Monday, September 24, 2012

An Urban Tuesday Featuring Hex Appeal

Happy Tuesday, Readers! For two days and urban Tuesday I've scoured my collection of urban fantasy and pulled out a recent purchase that I think many will appreciate given that it is an anthology with several favorite authors in this genre.

Hex Appeal (love this title in the play on words!) was released in June by St. Martin's and features magical stories from the fabulous Jim Butcher, Rachel Caine, Erica Hayes and five others. There were many surprises between the different stories and writing styles that made this book a very interesting read. Given the variety of authors there will at least be three or four stories in this anthology that many will enjoy if not every story. I know there are a lot of likes and dislikes between all you diverse readers out there which is the beauty of anthologies. You'll always find something you like no matter your taste!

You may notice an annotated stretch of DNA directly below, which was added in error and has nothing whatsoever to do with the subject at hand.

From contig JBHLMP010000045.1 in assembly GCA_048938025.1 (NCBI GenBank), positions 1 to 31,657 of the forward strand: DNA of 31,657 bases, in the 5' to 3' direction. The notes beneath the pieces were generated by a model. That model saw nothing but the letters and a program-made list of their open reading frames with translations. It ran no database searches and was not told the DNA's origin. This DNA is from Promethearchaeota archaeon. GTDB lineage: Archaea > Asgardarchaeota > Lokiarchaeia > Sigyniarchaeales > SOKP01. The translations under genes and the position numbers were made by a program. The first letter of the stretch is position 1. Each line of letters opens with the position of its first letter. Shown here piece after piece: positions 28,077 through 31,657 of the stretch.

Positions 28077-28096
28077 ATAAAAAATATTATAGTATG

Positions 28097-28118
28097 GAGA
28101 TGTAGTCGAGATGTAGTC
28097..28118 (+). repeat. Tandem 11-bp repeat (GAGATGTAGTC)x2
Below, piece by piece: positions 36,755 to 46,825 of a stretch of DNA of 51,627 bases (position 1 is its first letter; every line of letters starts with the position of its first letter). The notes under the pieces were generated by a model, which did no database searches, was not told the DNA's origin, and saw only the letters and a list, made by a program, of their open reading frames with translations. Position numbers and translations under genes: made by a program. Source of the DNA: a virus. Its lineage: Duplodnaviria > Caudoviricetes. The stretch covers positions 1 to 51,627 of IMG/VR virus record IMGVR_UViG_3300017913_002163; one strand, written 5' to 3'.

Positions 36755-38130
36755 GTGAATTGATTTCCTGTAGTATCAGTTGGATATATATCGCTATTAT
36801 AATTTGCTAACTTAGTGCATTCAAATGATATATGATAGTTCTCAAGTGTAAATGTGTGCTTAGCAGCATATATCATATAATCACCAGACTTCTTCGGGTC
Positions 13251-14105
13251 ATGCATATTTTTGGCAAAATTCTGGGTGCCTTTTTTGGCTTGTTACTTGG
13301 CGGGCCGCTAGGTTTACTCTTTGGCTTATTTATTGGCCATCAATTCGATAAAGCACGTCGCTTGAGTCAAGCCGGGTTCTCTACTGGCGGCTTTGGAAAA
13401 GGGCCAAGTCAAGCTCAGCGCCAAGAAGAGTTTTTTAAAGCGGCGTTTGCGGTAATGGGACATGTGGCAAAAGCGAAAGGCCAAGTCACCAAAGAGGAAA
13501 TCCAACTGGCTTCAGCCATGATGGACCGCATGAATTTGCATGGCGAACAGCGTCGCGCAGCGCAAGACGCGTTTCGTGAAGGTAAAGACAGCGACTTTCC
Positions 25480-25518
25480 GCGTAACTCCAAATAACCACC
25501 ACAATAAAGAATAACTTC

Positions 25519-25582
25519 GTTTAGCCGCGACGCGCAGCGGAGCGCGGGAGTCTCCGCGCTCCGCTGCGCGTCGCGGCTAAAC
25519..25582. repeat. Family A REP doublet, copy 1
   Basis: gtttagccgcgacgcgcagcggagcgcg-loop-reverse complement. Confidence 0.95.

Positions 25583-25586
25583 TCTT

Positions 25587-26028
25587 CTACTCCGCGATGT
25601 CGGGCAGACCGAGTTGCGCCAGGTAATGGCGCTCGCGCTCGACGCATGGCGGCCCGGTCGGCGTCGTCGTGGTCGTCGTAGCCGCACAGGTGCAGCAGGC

Below you'll find all the goodies on the book, and extended snippet reading and of course fabulous cover art!


Hex Appeal
edited by P. N. Elrod

Available Now

Back of the book:
Fall under the intoxicating spell of their hex appeal…
In the magical world that lies hidden beneath our own, witches and conjurers play deadly games. They know just the right spell to kill a man with one kiss—or raise him back again. And they’re not afraid to exact sweet revenge on those who dare to cross them. But what if you’re the unlucky soul who falls victim to a conjurer’s curse? And if you had the power to cast a magic spell of your own, would you use it?